Yangzhou Fried Rice

Yangzhou Fried Rice1

So, I have this soft spot.

It’s pretty frequent that whenever I’m in a shopping center or a private small business or restaurant and I see that the workers/owners aren’t getting much business, I feel really bad and sympathetic towards them. Yes, even if they’re those people that set up the stands in the mall and try to accost you while you’re walking just to test/buy their product. I know that the retail/food industry business is cutthroat and very competitive. I know that it’s not my fault if they have slow business. I know that I’m not obligated to buy anything- and to be honest, I usually don’t. But it doesn’t keep me from empathizing with them either. They have to make a living like everyone else, and their ability to do so or not depends on whether or not they can convince complete strangers to open their wallets. It’s a real sticky, precarious situation when you think about it.

Yangzhou Fried Rice2

Why am I even talking about this? Well, when I was putting together this dish and this post, it made me think of this Asian restaurant that used to be in the food court of the local mall when I was still in grade school, years ago. I won’t say the name of the place, but it was independently owned by this couple that looked like they were in their mid-to upper 50’s. Every time I went to the mall, it just never seemed like anyone was buying anything from this place. The man and his wife would come in and out of the kitchen in the back, filling and emptying the dishes they had available, all the while looking at the passing shoppers as if wishing just a few of them to stop and buy something- anything- from their restaurant. If I can be completely honest, I’ll just go ahead and admit that there was a good reason that this place didn’t get much business. All of the ‘standard fare’ that you’d see in an American Chinese restaurant was on their menu, but the sad reality was that it wasn’t really well seasoned. Like, at all. Their recipes needed serious work.

I can still remember how sorry I felt for them, even as a little girl. And I wished I could’ve been able to tell that I really felt like they would’ve gotten more business if they changed up how they made their fried rice.

Yangzhou Fried Rice3

It’s just my personal opinion, but I do think that a good Chinese restaurant starts with how they make their fried rice. In my experience, if they make excellent fried rice, then chances are the rest of the menu is pretty spot on too. Because let me just say up front one thing that I’ve learned: all fried rice is NOT created equal. I’ve had some really good fried rice over the years, and then I’ve had some that was frankly, pretty terrible. It wasn’t until I decided to make some for myself that I realized how easy it is for fried rice to go wrong. And to be perfectly honest, there are a couple of Chinese restaurants I’ve been to that make fried rice that taste even better than this recipe. But nobody’s perfect, and I do have to say that I’m pleased with how it came out for my first time….er, maybe my second. Technically.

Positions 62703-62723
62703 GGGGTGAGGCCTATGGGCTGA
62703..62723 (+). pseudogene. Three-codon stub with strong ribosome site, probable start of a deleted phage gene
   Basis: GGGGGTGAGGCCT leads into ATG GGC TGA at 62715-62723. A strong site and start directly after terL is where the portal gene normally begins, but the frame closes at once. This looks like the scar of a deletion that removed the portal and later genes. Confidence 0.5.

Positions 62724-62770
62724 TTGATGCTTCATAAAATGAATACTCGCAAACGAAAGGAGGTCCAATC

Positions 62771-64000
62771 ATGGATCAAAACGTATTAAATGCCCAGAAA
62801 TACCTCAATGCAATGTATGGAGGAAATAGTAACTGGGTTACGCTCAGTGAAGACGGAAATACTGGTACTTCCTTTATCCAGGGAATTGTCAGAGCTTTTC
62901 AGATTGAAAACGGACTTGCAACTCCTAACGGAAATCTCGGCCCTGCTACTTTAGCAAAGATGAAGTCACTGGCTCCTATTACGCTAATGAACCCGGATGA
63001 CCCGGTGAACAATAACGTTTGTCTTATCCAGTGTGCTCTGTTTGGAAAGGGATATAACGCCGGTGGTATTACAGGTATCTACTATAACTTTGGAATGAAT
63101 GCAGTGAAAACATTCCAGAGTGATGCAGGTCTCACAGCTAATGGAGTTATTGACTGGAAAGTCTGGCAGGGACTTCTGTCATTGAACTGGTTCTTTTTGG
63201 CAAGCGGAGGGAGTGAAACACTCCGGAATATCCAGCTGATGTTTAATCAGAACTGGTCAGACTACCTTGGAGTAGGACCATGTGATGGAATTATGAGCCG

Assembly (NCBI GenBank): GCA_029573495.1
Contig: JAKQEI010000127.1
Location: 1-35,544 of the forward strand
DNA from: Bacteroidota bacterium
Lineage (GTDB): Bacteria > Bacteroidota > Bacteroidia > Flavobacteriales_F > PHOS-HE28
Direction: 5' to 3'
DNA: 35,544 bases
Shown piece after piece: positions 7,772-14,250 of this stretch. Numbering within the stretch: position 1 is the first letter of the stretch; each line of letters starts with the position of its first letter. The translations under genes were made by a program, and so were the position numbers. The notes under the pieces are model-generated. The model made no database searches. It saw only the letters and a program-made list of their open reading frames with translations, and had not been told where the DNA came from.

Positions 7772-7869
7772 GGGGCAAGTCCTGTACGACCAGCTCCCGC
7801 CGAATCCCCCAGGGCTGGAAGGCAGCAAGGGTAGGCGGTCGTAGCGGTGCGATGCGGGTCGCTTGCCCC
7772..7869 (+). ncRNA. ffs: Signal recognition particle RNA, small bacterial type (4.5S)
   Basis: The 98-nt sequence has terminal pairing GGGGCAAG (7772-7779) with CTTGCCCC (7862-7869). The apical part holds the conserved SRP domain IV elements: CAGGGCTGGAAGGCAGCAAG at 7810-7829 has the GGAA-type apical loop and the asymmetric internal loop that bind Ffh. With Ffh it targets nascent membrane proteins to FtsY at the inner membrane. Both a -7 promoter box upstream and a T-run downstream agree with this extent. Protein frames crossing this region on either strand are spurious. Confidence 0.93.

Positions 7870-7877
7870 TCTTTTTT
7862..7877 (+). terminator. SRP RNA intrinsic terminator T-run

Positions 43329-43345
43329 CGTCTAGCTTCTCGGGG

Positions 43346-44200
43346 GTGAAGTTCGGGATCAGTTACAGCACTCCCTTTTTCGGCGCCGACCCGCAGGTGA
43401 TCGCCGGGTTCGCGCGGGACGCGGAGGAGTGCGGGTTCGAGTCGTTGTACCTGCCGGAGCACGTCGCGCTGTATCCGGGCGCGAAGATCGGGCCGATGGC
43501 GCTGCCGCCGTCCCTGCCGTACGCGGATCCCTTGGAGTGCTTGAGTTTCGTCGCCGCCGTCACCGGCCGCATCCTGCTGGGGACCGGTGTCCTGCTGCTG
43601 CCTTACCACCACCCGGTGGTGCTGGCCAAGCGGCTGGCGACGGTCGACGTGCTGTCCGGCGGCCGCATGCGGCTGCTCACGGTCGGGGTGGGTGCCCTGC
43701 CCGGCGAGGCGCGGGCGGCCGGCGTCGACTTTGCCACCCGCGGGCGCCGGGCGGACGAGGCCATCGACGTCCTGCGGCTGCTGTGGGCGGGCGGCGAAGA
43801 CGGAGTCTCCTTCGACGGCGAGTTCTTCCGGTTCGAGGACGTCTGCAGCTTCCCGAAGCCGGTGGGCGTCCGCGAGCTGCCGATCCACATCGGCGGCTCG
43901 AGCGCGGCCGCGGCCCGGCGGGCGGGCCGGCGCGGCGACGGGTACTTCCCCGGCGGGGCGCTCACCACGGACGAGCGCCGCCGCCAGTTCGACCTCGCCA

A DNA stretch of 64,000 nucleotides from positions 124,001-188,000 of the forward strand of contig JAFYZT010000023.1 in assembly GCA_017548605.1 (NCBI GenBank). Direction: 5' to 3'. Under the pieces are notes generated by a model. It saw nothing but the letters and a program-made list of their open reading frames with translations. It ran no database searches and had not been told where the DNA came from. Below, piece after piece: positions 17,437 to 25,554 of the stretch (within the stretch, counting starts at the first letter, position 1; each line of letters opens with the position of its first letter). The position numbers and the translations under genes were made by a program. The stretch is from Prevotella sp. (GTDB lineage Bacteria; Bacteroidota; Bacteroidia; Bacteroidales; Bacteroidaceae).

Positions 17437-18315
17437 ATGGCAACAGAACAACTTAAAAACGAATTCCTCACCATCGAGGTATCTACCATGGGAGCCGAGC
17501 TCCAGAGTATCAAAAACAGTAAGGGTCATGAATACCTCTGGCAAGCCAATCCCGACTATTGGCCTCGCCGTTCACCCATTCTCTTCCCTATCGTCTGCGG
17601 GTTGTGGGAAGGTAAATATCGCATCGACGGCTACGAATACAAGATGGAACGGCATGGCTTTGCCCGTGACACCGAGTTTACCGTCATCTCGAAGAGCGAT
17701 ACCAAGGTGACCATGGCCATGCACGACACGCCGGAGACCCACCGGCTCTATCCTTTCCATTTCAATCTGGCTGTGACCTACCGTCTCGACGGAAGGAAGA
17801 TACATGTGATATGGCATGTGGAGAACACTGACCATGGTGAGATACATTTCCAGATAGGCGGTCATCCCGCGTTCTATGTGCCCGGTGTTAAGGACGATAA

Yangzhou Fried Rice4

See, technically my first attempt didn’t turn out so well. I maaaaaaay have ruined the first batch of Jasmine rice that I made. The rice is supposed to be one day old, so I made the Jasmine rice the night before I wanted to make the fried rice. It was really late at night and I was in a hurry to get to bed, so long story short, I don’t think I let it cook long enough. There was too much moisture still in the rice by the next day so the grains stuck together. Have you ever tried to ‘stir-fry’ gummy rice? It doesn’t work very well. And turns out, it tastes pretty bad too.

As rotten luck would have it, that was all the fresh Jasmine rice I had. All that was left in my pantry was Minute rice that you steam in water in the microwave. So I was forced to call in the cavalry on this one, folks. It’s still rice, it just didn’t need that long to cook. You won’t hold it against me, will you? I mean, it turned out into a pretty yummy dish. And now, you guys know that this dish can me made with Minute Rice and still turn out pretty awesome. It’s all apart of Cooking is My Sport Quality Control, I swear.

I’ll be bringing this dish to this week’s Fiesta Friday #39, hosted by Angie@TheNoviceGardener and co-hosted this week byΒ Suzanne @apuginthekitchen and Sue @Birgerbird, See you there!

 

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Yangzhou Fried Rice

Recipe Courtesy of Ching-He Hunag

Ingredients

  • 2 tablespoons peanut oil
  • 3 eggs, lightly beaten
  • 1 tablespoon peeled and grated ginger
  • 1 medium carrot, cut in 1/4-inch dice
  • 4 ounces cooked Chinese pork (char siu) or ham, cut in 1/4-inch dice
  • 3 fresh shiitake mushrooms, stemmed and diced
  • 1 cup frozen peas
  • 3 cups cooked jasmine rice, a day old
  • 1 to 2 tablespoons light soy sauce